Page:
Verses 12 through 15. God created the dawn. What a wonderful gift that is, lifting darkness, thus making it difficult for those who are wicked to do their dastardly deeds. God asked Job if he - if Job - created the dawn. The answer again is no. With the power of God so evident, why would Job question Him?

By the way, let me add that if we are upset with God, it is certainly our right to mention it to Him. Many other places in the Bible that is taught as being acceptable. However, may we never forget who is the wisest, strongest, most creative of all, that being God. Let’s never forget that we should always be beholden to Him.We may not understand all that happens, including when we suffer, but we need to remember God is God and we are not.

Verses 16 through 18. “Who has entered the deepest parts of the oceans? Who knows the place of death. Who knows just how big the Earth is?” Not Job, who at most was familiar with only with the part of the world in which he lived. But God has entered and knows the oceans and the place of death and all the Earth. That is because He is everywhere.

19 through 21. God asked Job, “Do you know where light dwells? Do you know the place of darkness? Do you determine the paths of light and dark?” The answer is yet again no.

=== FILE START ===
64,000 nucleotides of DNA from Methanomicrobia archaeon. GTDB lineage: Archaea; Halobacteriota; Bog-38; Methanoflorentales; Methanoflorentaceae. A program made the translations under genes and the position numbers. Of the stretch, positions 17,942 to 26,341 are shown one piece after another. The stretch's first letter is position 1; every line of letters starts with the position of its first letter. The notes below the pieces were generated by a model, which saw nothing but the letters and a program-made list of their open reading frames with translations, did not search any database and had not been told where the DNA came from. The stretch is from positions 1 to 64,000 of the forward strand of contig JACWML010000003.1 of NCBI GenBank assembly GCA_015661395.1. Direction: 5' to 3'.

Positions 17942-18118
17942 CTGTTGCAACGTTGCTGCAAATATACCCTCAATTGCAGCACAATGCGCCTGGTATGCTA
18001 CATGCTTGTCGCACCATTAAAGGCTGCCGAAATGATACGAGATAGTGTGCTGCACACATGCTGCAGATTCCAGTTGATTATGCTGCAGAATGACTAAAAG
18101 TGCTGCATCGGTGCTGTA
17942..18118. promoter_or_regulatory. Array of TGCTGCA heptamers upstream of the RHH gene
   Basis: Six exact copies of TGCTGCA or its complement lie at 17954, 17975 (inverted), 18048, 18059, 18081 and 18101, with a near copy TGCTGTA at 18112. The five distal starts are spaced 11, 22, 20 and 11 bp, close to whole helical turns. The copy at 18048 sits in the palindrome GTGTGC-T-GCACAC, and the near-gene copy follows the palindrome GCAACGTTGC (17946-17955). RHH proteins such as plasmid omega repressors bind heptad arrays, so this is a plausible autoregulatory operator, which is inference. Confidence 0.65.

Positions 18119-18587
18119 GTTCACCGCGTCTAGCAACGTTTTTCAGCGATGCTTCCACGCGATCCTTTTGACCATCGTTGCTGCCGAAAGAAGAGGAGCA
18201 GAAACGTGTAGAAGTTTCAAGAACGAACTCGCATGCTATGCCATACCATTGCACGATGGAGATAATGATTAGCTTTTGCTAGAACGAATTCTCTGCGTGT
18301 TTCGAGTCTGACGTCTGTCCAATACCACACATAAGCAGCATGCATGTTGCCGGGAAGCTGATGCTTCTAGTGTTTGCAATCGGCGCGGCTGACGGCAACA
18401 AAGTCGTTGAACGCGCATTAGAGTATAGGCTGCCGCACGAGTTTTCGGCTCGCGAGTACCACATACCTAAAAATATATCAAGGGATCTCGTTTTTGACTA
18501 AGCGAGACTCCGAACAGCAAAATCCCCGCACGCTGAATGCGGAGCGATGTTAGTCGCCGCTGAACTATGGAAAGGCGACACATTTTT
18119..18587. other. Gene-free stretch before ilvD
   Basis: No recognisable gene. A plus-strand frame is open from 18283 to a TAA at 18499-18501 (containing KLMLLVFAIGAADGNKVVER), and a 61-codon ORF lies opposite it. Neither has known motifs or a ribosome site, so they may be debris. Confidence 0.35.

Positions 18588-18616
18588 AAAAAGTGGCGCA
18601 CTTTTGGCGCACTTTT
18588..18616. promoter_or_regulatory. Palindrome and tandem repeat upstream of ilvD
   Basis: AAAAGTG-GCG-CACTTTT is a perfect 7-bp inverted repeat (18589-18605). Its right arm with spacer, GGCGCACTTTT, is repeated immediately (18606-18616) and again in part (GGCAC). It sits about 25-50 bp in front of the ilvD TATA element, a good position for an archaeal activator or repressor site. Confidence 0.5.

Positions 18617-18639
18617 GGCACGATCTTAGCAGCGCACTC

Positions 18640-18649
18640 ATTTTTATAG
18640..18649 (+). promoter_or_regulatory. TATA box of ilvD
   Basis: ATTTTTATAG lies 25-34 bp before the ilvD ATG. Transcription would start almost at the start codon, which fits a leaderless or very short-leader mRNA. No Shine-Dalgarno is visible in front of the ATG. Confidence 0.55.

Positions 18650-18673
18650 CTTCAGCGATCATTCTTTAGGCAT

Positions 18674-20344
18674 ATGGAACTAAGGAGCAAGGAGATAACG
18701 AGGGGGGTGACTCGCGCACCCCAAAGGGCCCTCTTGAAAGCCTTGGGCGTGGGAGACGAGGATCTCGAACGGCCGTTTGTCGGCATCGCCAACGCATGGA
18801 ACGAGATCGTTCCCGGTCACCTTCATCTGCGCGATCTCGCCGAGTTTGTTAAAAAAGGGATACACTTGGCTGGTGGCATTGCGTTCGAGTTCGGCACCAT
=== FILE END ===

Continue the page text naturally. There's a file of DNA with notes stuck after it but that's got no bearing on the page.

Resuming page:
22 through 30. Several more examples of God-created nature are listed. Snow. We certainly received a lot of that part of God’s creation this past winter. And hail and wind and rain and dew. And thunder and ice. And grass. After our long winter, how good it has been to see the greening of the grass. There is, as we know, another part of God’s creation that grows very well. Dandelions. They add an amazing yellow hue to the landscape.

Verses 31 through 33. God returns in His explanation to the rest of the universe by asking Job if he - Job - was involved with the control of the stars that make up the constellations. God named some. Pleiades. Orion. In Boy Scouts I earned a merit badge in astronomy. Especially with the lights of the city, Orion is the only constellation I can still see and identify. The Mazzaroth, which is a group of twelve constellations. And the Bear, which we know as the Big Dipper.

God guides those stars. What an impressive part of His creation they are.

34 through 38. God asked Job, “Can you speak to the clouds? Can you send for lightning?” Of course the answer is still no. Clouds and lightning are again examples of God’s power.

And what about the animals on the Earth and the birds of the air? Who feeds them? According to verses 39-41, God.

We might think God had made His point very well in Job 38, but He continued in chapter 39 with a list of many more parts of His creation. Let’s continue since we are celebrating what God gives us in nature.

Job 39:1-4. God determined the life cycles of mountain goats and hinds, which are female deer. He set in motion their reproductive time tables. Did Job do that? Do we do that? No. God took care of it. That is how powerful He is.

Verses 5 through 8. God created wild donkeys. God created the exact kind of habitat needed by donkeys.